|Publication number||US4397397 A|
|Application number||US 06/255,299|
|Publication date||Aug 9, 1983|
|Filing date||Apr 17, 1981|
|Priority date||Apr 17, 1981|
|Also published as||CA1178245A, CA1178245A1, DE3213849A1, DE3213849C2|
|Publication number||06255299, 255299, US 4397397 A, US 4397397A, US-A-4397397, US4397397 A, US4397397A|
|Inventors||James E. Herr|
|Original Assignee||Kerr Glass Manufacturing Corporation|
|Export Citation||BiBTeX, EndNote, RefMan|
|Patent Citations (3), Referenced by (30), Classifications (9), Legal Events (9)|
|External Links: USPTO, USPTO Assignment, Espacenet|
The present invention relates to safety closures and containers and more particularly to a combination thereof which may be either child resistant or non-child resistant.
Child resistant safety closures and associated containers are known in which the container and closure have cooperative locking lugs, wherein the lugs on the container or closure will have recesses so as to require a downward and rotational movement to effect a locking or unlocking of the closure. Federal law requires medicine containers to be equipped with child resistant closures to avoid injury to curious children who seek the contents of the containers. As a result of the aforedescribed problem, containers have been developed where some type of complex movement or manipulation of the closure with respect to the container is mandated to limit the accessibility of the contents of the container to children.
For the packaging of medicines in vial type containers, today's standards require that the closure and vial container be "moisture tight" in the sense that less than 100 milligrams of moisture per day per liter of volume enter the sealed container. Herr, U.S. Pat. No. 4,053,078 issued Oct. 11, 1977, and assigned to Kerr Glass Manufacturing Corporation, describes just such a container and closure; said patent being incorporated by reference as if fully rewritten herein.
Child resistant containers, however, may pose some problems to the elderly, or to arthritic persons. For instance, arthritics may lack the capability in removing child resistant closures. The elderly, those with visual problems, and those having a low degree of physical dexterity often experience difficulty in removing child resistant closures.
It has been proposed, as disclosed in U.S. Pat. No. 3,865,267, to provide a reversible closure which has a child resistant locking mode when attached to the container in one orientation, and which when flip-flopped over to another orientation, may be attached to the container in a non-child resistant manner. Of course, it is possible for a consumer to reapply the closure in the wrong mode with the result that a child may access the medicine with this type of construction. Further, these closures are bulky and use considerable plastic.
Accordingly, a general object of the present invention is to provide an improved moisture tight container and closure system which can be either child resistant or non-child resistant.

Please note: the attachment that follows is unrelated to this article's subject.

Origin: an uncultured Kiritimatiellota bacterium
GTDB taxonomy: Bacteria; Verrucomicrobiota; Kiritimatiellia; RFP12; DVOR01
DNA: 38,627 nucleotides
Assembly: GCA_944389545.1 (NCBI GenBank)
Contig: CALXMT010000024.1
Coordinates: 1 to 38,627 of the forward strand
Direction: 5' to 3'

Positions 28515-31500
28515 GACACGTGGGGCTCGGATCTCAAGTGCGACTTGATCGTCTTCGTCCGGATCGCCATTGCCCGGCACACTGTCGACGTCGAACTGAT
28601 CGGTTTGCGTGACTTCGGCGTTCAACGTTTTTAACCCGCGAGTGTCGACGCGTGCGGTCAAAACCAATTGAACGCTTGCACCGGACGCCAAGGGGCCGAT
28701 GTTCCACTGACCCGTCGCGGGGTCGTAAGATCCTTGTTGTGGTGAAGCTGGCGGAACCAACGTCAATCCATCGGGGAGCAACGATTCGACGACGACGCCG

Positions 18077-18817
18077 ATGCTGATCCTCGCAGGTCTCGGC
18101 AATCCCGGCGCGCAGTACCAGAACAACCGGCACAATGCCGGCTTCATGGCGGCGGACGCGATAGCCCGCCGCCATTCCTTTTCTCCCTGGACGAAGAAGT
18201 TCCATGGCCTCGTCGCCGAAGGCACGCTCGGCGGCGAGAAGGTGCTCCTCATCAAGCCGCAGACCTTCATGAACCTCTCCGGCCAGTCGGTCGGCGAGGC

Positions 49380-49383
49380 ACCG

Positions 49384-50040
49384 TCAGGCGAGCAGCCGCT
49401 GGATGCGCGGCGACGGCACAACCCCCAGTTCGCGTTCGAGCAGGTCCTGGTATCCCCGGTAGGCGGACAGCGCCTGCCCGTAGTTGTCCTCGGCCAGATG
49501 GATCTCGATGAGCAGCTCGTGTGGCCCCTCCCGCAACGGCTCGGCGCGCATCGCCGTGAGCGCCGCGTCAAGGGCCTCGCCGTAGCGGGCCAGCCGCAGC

Further objects and advantages of the present invention will become apparent from the following detailed description of the invention when taken in conjunction with the accompanying drawings wherein:
FIG. 1 is a partial elevational view, portions being shown in longitudinal section, illustrating a closure and container system wherein the closure is a child resistant closure and constructed in accordance with the preferred embodiment of the invention;
FIG. 2 is a partial elevational view, portions being shown in longitudinal section illustrating a closure and container system of FIG. 1.
FIG. 3 is a plan view of the container.
FIG. 4 is a partial sectional view of the container taken along the line 4--4 of FIG. 3.
FIG. 5 is an enlarged fragmentary plan view of a portion of the container.
FIG. 6 is a fragmentary enlarged cross-sectional view of the closure and container of FIG. 2.
FIG. 7 is an elevational view of a closure and container system having a non-child resistant closure;
FIG. 8 is a cross-sectional view of the closure and container system of FIG. 7 with the closure being secured on the container;
FIG. 9 is a plan view partially broken away of the closure and container system shown in FIG. 8; and
FIG. 10 is a fragmentary enlarged cross-sectional view of the closure and container system of FIG. 8.
As shown in the drawings for purposes of illustration, the invention is embodied in a system having a closure indicated by a general reference character 10, and a container 14, such as a medicine vial, having an open mouth 12 at its upper end which is to be covered by the closure. The general reference character 10 for the closure is generic to a child resistant closure 10B shown in FIGS. 1 and 2 and to a non-child resistant closure 10A shown in FIGS. 7 and 8. The closure includes an upper planar, circuler top wall 18 and an integral skirt wall 20 depending from the top wall to surround the upper end of the container. The moisture tight seal is obtained by sealing plug 39 which may be constructed on a fitment 40 as disclosed fully in U.S. Pat. No. 4,053,078. The sealing plug 39 includes a central annular plug wall 48 with a sealing means 38 thereon for sealing engagement with an interior wall 58 of the container.